Without any warning, three months later I got ANOTHER nasty letter from Chase, saying that because I wasn't using that credit card, I obviously didn't need "all that credit." So they were arbitrarily reducing my credit line from $10K to $2000, AND they were raising my interest rate because I was a credit risk. It was insulting on a level I can't even express.

I saved them the trouble, and I promptly cancelled the card. I will not deal with Chase.

Dave
LOL!! This might be a case of cutting your nose off to spite...

Clearly they have become one of the premier cc and have quite a few that offer nice cash back. But if you shop primarily at Costco, Citi's got you covered.
 

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LOL!! This might be a case of cutting your nose off to spite...

Clearly they have become one of the premier cc and have quite a few that offer nice cash back. But if you shop primarily at Costco, Citi's got you covered.

Remember: this is Dave you're referring to here - that's a pretty solid bet!
 

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I can relate to this story Dave as it was not too long after the wife and I were married that things were financially tight for us. In our case, it was an auto lender who refused to work with us at all - in fact, it has been so long ago, I cannot recall the lender..... - but from that point on, I have avoided auto dealer connected lenders in favor of finding my own lenders for such needs. I have often wondered what effect (if any) my decisions not to use certain institutions have truly made any difference to them, but I do know it made me feel better.
Um, ok. Happy to say, that's not how I roll. Not to say that I haven't had money struggles, I have.

If I f up, I expect to pay the consequences. I will say I've had cc companies waive late fees a significant number of times. I'll never forget a Saturday morning on a car lot with my two little ones and no wedding ring on my finger. The salesman asked me how was my credit. I hesitated. He said, "Stand right there..." And, that's the last I saw of him ... until I became a lender asking the dealership for business a few months later and they became one of my accounts. Lots of class acts working there including this gentleman.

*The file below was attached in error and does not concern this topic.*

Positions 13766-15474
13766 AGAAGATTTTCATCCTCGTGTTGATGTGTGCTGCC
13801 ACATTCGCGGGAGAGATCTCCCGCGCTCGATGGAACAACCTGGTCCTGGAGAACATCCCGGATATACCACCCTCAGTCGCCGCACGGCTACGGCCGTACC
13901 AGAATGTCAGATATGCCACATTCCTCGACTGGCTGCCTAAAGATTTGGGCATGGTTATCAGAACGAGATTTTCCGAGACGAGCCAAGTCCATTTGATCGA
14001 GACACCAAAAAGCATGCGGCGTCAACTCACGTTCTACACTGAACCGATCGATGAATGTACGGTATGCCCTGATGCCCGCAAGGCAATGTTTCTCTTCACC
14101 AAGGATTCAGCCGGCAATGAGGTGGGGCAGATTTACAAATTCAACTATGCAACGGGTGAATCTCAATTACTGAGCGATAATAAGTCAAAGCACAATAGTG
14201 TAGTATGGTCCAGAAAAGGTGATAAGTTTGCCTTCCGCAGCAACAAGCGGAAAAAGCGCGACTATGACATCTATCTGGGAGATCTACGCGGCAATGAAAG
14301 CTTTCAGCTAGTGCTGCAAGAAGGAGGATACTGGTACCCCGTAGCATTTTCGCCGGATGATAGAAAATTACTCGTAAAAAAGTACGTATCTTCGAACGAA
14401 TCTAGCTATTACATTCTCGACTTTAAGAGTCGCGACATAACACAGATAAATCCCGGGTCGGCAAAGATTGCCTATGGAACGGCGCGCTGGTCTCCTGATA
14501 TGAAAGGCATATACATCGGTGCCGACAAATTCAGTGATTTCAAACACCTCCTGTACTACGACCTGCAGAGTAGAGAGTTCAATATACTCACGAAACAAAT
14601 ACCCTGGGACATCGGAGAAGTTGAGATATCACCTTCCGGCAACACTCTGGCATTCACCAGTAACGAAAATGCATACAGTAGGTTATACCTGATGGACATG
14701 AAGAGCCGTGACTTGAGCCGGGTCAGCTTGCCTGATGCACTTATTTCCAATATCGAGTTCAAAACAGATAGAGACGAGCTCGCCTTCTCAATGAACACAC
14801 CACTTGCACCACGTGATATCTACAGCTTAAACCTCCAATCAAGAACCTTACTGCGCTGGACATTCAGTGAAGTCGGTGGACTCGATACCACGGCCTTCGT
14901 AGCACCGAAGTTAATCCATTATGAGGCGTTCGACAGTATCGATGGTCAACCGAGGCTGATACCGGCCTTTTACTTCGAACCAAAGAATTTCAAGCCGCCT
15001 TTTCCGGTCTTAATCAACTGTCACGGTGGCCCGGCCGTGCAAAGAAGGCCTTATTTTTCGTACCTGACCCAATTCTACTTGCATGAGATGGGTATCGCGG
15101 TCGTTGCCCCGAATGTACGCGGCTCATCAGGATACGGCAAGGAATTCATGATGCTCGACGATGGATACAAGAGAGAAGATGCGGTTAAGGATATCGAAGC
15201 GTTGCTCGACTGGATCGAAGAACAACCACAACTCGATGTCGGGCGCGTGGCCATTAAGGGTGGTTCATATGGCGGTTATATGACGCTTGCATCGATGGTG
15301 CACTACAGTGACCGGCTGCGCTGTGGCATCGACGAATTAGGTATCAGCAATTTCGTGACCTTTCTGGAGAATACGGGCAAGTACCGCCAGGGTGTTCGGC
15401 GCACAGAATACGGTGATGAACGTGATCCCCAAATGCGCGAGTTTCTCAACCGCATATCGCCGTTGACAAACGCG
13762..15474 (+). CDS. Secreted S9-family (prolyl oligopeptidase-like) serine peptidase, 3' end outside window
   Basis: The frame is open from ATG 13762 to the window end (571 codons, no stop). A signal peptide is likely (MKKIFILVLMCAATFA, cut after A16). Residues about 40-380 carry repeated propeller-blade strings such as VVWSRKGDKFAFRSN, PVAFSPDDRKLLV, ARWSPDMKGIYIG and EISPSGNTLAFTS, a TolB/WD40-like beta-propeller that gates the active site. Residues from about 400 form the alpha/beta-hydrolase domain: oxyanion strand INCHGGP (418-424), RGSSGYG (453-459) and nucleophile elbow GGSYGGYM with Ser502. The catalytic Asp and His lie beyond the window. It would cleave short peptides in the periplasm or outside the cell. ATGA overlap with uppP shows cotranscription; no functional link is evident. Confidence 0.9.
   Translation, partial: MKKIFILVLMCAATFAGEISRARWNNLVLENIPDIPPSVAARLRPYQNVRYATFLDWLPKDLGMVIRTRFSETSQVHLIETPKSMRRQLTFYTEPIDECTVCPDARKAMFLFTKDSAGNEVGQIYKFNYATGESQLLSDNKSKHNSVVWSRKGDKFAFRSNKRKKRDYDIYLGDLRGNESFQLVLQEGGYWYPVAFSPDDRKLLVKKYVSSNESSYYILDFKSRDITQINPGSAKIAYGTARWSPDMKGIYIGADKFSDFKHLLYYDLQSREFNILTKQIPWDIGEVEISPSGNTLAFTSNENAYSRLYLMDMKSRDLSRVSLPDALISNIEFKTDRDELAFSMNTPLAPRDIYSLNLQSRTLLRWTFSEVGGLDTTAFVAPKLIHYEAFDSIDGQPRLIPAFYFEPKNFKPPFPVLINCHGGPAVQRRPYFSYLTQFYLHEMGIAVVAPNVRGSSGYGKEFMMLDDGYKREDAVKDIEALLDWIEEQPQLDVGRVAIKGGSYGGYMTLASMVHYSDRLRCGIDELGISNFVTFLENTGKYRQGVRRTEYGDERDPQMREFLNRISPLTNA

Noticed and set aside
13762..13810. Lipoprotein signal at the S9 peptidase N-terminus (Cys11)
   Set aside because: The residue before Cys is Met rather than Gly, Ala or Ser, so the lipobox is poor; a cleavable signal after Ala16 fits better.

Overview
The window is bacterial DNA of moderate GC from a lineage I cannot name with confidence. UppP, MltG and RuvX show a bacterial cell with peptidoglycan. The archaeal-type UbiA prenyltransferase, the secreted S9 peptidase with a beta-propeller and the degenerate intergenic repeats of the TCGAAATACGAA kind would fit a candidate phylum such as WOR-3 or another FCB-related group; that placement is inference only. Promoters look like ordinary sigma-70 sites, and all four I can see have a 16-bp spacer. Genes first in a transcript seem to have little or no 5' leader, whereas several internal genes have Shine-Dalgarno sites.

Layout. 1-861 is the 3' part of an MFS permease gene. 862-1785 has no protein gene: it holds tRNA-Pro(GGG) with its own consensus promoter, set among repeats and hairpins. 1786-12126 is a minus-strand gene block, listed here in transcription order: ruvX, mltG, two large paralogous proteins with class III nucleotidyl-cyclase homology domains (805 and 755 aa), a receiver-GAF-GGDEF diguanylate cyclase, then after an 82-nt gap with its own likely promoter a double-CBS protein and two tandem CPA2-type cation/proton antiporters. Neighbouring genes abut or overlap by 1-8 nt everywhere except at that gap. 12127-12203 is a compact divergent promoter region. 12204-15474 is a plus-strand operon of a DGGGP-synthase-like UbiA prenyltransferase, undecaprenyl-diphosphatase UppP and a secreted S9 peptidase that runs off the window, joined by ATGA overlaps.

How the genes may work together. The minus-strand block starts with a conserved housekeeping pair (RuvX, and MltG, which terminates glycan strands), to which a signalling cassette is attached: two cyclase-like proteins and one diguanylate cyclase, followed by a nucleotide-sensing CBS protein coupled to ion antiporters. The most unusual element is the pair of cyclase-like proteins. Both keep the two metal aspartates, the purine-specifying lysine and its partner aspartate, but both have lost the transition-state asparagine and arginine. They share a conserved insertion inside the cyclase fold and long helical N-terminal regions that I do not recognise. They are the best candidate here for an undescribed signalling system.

He made the right call. It all worked out. I took a different route to purchasing and it probably was for the best. My first husband really got us in the weeds financially. I had no problem with most of our creditors, and did the best I could to make things whole.

By the way, I haven't noticed any reduction in my cc's limits. I have 3 Chase cards and too many others :)
 

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LOL!! This might be a case of cutting your nose off to spite...

Clearly they have become one of the premier cc and have quite a few that offer nice cash back. But if you shop primarily at Costco, Citi's got you covered.

I hear you. Make no mistake, by the time this happened I had several other credit card options in my wallet, and I was only using that card because it was the oldest credit card I had available. I also did nothing wrong - I made the payment on the due date - nothing had ever been said to me about timezones affecting when they consider a payment to be received. I have long since left them in the dust. What bothered me so much about what they did was their complete lack of any shred of understanding about how the situation occurred, and any willingness to consider the situation. It was SO petty, so cut and dried, it left me wondering what I could possibly have done to commit such an egregious offense. No harm, no foul - they obviously didn't want my business. And that's exactly what they have received.